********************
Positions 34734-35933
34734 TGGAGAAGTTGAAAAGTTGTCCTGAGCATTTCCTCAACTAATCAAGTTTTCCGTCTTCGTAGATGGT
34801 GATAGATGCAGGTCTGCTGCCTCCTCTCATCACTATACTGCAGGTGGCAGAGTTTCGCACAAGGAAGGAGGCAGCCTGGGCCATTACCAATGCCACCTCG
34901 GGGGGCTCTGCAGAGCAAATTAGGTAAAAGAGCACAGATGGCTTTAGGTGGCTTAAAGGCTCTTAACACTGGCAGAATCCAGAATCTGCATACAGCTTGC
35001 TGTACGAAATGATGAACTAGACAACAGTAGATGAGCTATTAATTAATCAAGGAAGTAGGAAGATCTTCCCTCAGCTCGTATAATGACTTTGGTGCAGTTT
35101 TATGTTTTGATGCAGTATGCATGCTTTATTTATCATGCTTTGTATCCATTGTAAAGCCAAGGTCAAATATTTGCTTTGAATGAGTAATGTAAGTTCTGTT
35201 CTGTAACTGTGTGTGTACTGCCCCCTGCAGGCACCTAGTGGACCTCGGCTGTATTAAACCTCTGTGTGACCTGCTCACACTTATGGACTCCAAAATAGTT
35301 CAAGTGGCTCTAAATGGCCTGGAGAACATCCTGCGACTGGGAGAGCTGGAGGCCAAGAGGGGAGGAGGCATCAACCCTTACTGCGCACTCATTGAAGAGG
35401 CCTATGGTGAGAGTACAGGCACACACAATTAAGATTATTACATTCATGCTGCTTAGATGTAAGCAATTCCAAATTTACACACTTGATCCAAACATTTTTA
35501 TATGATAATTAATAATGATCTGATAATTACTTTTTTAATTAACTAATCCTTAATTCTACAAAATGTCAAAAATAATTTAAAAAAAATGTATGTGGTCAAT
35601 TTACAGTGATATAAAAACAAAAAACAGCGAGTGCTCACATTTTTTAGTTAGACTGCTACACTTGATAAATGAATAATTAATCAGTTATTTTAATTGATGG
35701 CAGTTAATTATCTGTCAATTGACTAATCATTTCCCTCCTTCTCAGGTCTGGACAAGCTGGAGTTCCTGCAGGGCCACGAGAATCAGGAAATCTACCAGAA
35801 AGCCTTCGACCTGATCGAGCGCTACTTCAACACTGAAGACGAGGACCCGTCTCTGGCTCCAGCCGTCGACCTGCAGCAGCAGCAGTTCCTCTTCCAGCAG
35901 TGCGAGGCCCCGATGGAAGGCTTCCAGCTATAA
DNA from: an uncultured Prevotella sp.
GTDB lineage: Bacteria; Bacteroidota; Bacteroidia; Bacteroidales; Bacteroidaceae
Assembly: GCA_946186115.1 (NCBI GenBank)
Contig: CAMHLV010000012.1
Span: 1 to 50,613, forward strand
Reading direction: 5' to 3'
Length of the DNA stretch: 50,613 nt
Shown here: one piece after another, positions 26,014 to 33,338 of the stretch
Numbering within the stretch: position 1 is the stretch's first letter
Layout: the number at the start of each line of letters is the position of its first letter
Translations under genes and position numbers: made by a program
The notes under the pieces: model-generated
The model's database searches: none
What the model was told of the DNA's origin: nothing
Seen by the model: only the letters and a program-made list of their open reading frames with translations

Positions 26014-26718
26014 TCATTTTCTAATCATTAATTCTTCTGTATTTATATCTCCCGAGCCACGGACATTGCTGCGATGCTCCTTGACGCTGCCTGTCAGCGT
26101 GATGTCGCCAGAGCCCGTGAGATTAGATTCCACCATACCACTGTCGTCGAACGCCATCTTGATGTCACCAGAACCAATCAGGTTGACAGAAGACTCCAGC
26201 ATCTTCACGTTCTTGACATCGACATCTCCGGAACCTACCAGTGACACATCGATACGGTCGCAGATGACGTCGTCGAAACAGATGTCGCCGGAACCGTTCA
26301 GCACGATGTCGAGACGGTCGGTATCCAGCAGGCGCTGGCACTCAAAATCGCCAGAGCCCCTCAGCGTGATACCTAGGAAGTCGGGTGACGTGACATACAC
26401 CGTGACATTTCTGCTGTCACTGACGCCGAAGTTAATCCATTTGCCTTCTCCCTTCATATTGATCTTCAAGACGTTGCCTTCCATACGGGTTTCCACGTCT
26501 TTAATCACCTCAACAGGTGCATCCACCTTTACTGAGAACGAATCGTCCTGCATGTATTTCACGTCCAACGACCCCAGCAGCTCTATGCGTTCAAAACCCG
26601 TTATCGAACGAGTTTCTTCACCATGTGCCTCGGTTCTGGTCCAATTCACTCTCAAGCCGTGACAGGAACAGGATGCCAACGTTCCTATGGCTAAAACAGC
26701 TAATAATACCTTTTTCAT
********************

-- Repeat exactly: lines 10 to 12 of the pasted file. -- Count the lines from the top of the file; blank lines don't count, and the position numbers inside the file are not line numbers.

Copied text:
35501 TATGATAATTAATAATGATCTGATAATTACTTTTTTAATTAACTAATCCTTAATTCTACAAAATGTCAAAAATAATTTAAAAAAAATGTATGTGGTCAAT
35601 TTACAGTGATATAAAAACAAAAAACAGCGAGTGCTCACATTTTTTAGTTAGACTGCTACACTTGATAAATGAATAATTAATCAGTTATTTTAATTGATGG
35701 CAGTTAATTATCTGTCAATTGACTAATCATTTCCCTCCTTCTCAGGTCTGGACAAGCTGGAGTTCCTGCAGGGCCACGAGAATCAGGAAATCTACCAGAA